It is hard to believe that we are at the end of our yoga training. The past four months have gone by so fast. We have learned so much, yet we have just scratched the surface of the depth of knowledge that is out there. The training has shown us the vastness of the discipline of yoga.
As the training wraps up we have come to our final theme, Integration and Renewal which includes Breathe for Forgiveness, Breathe for Fun, and Breathe for Inspiration.
Forgiving and Loving Kindness
We all know the importance of forgiveness. It has been taught to us since we were little kids. When we hurt someone we were told to say “I’m sorry” and when others did harm to us, we are told that we should forgive them.
This may sound easy in theory but it is so much harder to do in practice. Our emotions hold strong and when we are hurt, it makes us feel better to continue to blame, hold grudges, and remain spiteful of others. However, holding onto these feelings is like drinking poison and expecting it to harm the other person. In the end it is only toxic to ourselves.
In training we discussed a lot about forgiving others but also about finding forgiveness for ourselves. In both cases, it is more about being kind and holding compassion for one another than forgetting about the fact that we were harmed.
Forgiveness is not an easy thing to do but like anything in life, through regular practice, we can get better at it. I recently saw a great clip of Desmond Tutu and Dahli Lama’s conversation on forgiveness. They too define forgiveness as the act of personal development and learning how to control of one’s anger.
One strategy for practicing forgiveness is through a Loving Kindness meditation. It is a simple meditation where you begin by focusing on those that you love and care deeply for such as your partner, family, and close friends. As you reflect on these people, you wish them well, send them positive thoughts, and love.
Next you shift your focus to those that you feel indifferent about, maybe people in your community that you see regularly but don’t actually know like a bank teller or grocery store clerk. Again, you wish them well and send them positive thoughts.
Lastly, you bring your focus to those that may struggle to connect with or have had adversity with. The goal is to transfer the feelings of positivity that you had for the first two groups of people to this group. If you can allow yourself to truly wish these people well you will eventually find a place of peace within yourself and let go of harboring feelings of negativity towards others.
That’s Snow Fun
Like many Wisconsin winters there will be snow and sometimes so much that it interferes with the regularly scheduled program. For us, the snow day came on our Breathe for Fun day.
Although we didn’t get a chance to connect with our Breath For Change friends, Mary and I made the most of our time stuck at home. We decided to sleep in and catch up on some well needed rest. After shoveling out the drive we made sure to stay committed to our morning yoga practice.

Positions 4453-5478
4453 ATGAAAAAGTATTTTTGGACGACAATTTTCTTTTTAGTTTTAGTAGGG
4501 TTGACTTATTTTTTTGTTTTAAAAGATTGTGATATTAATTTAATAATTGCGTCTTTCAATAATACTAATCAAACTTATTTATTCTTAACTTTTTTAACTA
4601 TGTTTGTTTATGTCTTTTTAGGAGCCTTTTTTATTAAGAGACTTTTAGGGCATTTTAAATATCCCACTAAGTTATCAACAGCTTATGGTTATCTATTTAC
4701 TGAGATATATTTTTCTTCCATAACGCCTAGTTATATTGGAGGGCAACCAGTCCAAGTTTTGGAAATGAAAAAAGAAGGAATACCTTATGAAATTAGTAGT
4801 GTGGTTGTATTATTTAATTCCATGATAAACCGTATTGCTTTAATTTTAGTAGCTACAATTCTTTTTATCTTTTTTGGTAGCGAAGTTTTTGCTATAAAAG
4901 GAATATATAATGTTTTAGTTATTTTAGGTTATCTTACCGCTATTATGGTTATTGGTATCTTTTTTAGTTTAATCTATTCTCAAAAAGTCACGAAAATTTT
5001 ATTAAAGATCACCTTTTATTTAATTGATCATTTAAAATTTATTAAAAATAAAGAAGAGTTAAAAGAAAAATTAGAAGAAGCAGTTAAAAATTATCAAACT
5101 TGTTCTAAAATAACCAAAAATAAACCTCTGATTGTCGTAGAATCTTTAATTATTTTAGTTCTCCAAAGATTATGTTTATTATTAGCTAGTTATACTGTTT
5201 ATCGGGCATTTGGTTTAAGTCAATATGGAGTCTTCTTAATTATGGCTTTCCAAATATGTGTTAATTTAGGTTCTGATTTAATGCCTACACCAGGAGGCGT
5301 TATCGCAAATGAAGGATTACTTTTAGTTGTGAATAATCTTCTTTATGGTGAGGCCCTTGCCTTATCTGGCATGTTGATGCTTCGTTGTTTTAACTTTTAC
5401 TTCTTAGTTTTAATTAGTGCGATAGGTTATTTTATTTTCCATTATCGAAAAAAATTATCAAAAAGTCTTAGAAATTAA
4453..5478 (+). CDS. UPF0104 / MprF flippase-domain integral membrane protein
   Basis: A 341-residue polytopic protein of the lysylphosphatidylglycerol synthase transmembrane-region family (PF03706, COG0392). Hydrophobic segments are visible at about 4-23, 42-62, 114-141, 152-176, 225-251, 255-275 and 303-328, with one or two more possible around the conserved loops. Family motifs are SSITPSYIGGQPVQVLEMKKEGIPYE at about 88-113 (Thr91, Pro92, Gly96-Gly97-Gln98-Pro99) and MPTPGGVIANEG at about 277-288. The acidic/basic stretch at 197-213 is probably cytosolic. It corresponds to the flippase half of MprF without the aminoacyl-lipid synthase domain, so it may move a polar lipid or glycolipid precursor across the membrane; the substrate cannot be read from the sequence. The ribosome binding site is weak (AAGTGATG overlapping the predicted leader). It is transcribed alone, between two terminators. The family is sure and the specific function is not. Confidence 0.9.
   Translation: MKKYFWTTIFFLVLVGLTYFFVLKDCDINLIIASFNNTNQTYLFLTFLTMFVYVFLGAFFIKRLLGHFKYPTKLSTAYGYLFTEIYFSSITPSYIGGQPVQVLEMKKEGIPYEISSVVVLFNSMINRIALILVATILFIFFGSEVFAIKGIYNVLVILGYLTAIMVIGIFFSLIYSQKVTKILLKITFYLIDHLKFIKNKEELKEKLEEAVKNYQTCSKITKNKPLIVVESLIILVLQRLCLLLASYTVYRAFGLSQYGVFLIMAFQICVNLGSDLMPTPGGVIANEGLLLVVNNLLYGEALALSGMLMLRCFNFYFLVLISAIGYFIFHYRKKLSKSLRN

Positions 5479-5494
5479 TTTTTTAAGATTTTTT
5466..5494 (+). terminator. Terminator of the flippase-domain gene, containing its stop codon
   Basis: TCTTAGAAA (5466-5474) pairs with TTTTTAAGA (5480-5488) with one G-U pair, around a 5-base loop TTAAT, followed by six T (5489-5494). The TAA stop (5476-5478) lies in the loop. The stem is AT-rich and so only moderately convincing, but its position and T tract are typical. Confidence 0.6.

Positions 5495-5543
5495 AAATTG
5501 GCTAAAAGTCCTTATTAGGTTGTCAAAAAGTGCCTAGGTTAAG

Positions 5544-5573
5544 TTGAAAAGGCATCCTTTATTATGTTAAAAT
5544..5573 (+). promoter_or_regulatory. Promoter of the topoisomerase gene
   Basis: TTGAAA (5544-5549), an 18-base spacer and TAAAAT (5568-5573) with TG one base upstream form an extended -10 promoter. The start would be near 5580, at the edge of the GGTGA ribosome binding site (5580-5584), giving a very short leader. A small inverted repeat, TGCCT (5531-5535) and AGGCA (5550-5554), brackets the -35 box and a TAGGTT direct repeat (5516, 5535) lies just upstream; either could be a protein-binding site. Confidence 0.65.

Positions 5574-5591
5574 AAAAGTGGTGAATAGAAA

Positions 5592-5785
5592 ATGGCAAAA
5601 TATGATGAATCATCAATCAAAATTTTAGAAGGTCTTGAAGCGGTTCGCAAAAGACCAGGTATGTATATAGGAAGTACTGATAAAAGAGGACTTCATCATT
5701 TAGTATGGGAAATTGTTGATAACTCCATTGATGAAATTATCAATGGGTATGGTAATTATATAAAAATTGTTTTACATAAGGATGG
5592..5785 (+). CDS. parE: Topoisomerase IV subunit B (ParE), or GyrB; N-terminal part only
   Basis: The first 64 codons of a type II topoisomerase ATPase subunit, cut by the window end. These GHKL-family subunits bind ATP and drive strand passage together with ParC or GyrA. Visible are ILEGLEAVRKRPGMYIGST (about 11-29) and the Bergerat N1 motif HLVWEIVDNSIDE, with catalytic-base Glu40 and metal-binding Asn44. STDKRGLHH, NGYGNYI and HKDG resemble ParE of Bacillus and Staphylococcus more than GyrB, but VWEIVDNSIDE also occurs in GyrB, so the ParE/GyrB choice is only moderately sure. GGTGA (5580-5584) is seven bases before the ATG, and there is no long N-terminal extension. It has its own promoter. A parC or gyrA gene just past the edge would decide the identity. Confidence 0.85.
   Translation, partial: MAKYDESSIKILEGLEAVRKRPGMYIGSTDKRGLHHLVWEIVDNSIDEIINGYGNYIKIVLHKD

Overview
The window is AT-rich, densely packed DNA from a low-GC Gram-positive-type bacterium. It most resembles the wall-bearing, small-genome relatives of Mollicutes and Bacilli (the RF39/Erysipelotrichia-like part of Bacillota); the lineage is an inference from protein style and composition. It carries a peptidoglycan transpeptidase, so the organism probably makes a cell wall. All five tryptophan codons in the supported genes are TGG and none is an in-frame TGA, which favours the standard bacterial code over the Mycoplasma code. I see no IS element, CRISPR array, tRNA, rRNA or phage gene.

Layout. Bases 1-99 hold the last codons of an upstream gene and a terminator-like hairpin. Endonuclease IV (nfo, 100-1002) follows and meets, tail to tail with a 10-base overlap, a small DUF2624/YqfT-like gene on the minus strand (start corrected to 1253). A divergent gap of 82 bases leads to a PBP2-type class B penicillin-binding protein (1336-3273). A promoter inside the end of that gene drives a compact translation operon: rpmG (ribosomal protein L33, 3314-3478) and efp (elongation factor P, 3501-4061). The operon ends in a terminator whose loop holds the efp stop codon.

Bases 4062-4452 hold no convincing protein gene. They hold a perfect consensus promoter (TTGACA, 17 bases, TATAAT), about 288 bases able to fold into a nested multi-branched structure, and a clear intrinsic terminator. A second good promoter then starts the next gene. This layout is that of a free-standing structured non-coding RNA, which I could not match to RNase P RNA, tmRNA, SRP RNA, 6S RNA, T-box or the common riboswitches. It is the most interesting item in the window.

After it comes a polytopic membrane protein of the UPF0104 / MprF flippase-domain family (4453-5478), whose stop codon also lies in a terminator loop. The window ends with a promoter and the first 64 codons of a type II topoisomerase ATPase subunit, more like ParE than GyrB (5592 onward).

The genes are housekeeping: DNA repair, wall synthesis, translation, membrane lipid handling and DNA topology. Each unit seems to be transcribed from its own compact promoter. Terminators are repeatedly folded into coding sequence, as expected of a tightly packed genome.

The rest of the day we did early prep for the new year by rearranging our main living space, clearing out old clutter, and organizing. Although this may not seem like much fun, we were very excited by the feeling of freshness and openness that the newly organized physical space created for our inner space.
If you are looking for a great read on the art of decluttering, I suggest that you check out Zen Habit’s article on The Ultimate Guide to Conquering your Clutter. Leo Barauta shares about the benefits of having a clutter free space and provides insightful methods on where to start the process of decluttering.
We ended our day with an amazing home cooked meal, sharing a glass of red wine, and then watched a movie. We chose Edward Scissorhands and as we curled up on the couch we could still see outside the snow softly floating down just like in the movie.
Yoga, Life, & Integration
Learning is an ongoing process about making sense of the world and how it works. We often view learning as a task of memorizing information but it is so much more. It can also be said that learning comes from trying new things, refining old methods, making mistakes, or approaching the world through the mindset of creativity, curiosity, and experimentation.
School has trained us to overemphasize the beginning phase of learning and to focus on the mastery of data and regurgitation. As a result we overlook the importance of integrating what we have learned.
Integration is so important because we take what has been learned and relate the knowledge with our current experiences. It is about reflecting and connecting our understanding with our daily lives and without integration we are incomplete.
There are many aspects to integrating what is learned from yoga into our daily lives. The practice of meditation helps prepare ourselves mentally and emotionally for the personal and social challenges we face. Practicing yoga poses helps to prepare our body for the day to meet physical demands.
I have discovered that integration is so much more than simply connecting what I have learned to my experience. It is also about taking time and creating space to allow for integration itself. In our modern world we are so concerned with getting to the next thing that we do not take time let go and just be. In these moments, integration happens by becoming present and aware of the here and now.
It took me years to realize this but now I understand the purpose of the savasana, or corpse pose. Often I used to skip it because it seemed boring or unproductive. However, I now understand that it is intended to be a time to just be, notice how I feel, and accept what is by becoming part of the experience of life.